One Winter Day: Day 2

By Cottage Lady (patience@bresnan.net)


Susan had slept well in the four-poster bed with its colonial quilt and warm woolen blankets. Breakfast was served between 8 and 9 am, so she quickly showered, dressed in black woolen slacks, a white turtleneck and gray sweater, then left for the dining room. She glanced outside at a white world of blowing and drifting snow and surmised the day’s activities would be centered indoors. Crackling log fires were already set in the front foyer and living room.

The dining room held a Mahogany table long enough to seat about 20 people and an equally long sideboard held an enticing buffet of hot comfort foods, a hearty New England breakfast of freshly squeezed orange juice, oatmeal, bacon, sausages, scrambled eggs, hash browns, English muffins, French toast, real maple syrup, fresh fruit, a variety of yogurts and plenty of hot coffee and tea. While normally not a big breakfast eater, Susan was hungry and helped herself to some bacon, eggs, hash browns, and an English muffin, with lots of hot coffee. Looking around, she noted that many other participants seemed to do likewise. There were more women than men at the workshop, and Susan counted a dozen women and six men, including the director, in attendance.

The workshop director, Frank, sat at the head of the table, and explained the exercise for day two. He had led the readings from the evening before in an effective and gentle manner, asking each participant to comment only on one affirmative element of the reading just offered. This approach maintained a positive tone and helped everyone to become comfortable with the process. Frank explained the character development exercise for day two in which they would concentrate on a description of one individual, and again, would share their readings after dinner.

Susan went back to her room to pick up her writing journal and her favorite fine blue ballpoint pen. She went back downstairs to find the other participants either slowly walking from room to room or settled on a cozy sofa or armchair, many near the fire, and rather surreptitiously gazing around in an attempt to take stock of their fellow writers. One woman was curled up in a flannel throw on a window seat apart from the others with her notebook and pen in hand and gazing out at the white world beyond. The woman was dressed casually in warm navy blue slacks and a violet/blue cardigan with snowflakes embroidered on it. She had a sad rather pensive look on her face as she stared outside and then Susan noticed a gold chain hung around her neck that held two gold bands, one inside the other, soldered in an lovely and unique arrangement of synchronicity. The woman, who seemed to feel Susan’s gaze upon her, looked up and smiled, although there was deep sadness in her eyes. Susan offered what she felt was an understanding nod, smiled back, and strolled away, not wanting to intrude. She would write about that woman and think about what her story might be.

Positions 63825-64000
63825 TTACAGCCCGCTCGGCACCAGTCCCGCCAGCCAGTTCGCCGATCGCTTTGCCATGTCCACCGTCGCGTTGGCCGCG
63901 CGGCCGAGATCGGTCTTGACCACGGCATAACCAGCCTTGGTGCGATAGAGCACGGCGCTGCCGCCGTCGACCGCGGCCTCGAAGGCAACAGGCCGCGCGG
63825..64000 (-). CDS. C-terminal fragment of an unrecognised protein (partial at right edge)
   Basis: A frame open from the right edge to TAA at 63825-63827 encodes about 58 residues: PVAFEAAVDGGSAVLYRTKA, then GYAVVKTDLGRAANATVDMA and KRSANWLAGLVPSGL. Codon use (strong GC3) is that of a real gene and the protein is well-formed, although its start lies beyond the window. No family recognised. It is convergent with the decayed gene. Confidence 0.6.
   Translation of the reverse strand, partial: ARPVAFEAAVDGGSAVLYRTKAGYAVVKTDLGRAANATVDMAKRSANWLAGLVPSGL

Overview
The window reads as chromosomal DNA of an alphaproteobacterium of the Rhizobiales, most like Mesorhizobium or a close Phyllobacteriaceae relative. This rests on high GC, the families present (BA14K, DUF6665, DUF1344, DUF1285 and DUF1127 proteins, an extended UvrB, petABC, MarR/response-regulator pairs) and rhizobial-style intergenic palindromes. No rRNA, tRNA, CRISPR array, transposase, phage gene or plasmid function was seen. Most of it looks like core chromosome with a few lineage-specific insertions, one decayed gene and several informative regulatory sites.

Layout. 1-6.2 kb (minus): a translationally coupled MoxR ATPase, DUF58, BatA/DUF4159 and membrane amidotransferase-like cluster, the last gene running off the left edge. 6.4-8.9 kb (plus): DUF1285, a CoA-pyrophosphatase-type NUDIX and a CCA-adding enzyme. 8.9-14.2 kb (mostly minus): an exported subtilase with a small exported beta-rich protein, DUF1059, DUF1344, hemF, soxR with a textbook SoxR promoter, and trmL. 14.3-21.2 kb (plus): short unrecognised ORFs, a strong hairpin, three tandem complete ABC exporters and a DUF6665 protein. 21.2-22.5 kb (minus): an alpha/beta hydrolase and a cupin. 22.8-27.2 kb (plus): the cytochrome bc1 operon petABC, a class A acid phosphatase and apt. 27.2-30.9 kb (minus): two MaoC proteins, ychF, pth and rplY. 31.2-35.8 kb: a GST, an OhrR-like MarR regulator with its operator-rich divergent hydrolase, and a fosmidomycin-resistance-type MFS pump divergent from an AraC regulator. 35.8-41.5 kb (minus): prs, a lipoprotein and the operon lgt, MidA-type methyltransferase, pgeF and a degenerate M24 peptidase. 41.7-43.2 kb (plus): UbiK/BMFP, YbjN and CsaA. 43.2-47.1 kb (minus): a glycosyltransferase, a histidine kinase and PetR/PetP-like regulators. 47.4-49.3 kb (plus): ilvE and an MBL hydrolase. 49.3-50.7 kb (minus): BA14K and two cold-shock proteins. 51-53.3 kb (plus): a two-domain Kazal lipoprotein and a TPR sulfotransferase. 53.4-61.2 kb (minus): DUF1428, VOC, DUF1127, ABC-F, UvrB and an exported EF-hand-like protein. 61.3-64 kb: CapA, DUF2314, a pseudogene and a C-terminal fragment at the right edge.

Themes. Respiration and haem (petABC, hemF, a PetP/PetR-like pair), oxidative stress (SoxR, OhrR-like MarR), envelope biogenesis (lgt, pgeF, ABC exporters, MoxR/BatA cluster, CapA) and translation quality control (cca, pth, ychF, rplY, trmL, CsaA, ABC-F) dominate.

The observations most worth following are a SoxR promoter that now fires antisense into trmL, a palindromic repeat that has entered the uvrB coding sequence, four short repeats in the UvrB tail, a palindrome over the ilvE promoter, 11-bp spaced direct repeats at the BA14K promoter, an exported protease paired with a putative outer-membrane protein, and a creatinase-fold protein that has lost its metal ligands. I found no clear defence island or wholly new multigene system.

One Winter Day: Day 2

By Tom (tomWYO@aol.com)


The instructor said to choose someone in the room, study their features and everything and write about them. I looked around, two good looking silver foxes, one skinny Minnie a few tubby ones along with five men who were just old men like me; but no one really caught my eye or warranted my attention until. I looked at the lady who was setting up the break food, the one who had set out and served the before class continental style breakfast and was going to set out small lunch spread. Of course I was sitting over in the corner and I did not have to look at the speaker, I just listened and all at once I began to watch this lady. I grinned because, well, let me try to describe her? The serving lady, oh fifty or so, about five foot three, hundred forty, not too large but she was carrying that middle aged spread. She was so neat, it was overly impressive. Deep-set blue eyes, her hair not cut short in that damned despicable man’s style short haircut but a nice somewhat modified page boy or that skater who everyone copied for years. Her hair was naturally curly and to me looked nice, nothing special or odd. Her hands had long fingers, the nails trimmed about even with the end of her fingers, a barely tinted polish. She wore no rings, only a watch and small silver ear bobs. The hands were not calloused nor were they gnarled from strenuous labor; rather long thin fingers indicative of someone who had held a much better and different job.

Her thighs were a little on the large size but commensurate with her hips and the rest of her body; doubt if she had ever had that wasp waist. Her calves were very trim and she wore, oh a size six or maybe a size six and a half shoe. Most women in this job wore sneakers, cheap sneakers of any inexpensive brand, but this lady had on wedge heeled black shoes. And what caught my eye was they had that tassel you see on very expensive loafers, especially the ones men wear; and they were polished, not spit shined but polished and looking very good. The leather looked to me from where I sat to be of very good quality and very soft leather. She had on hose which also set her apart, not white anklets and sneakers.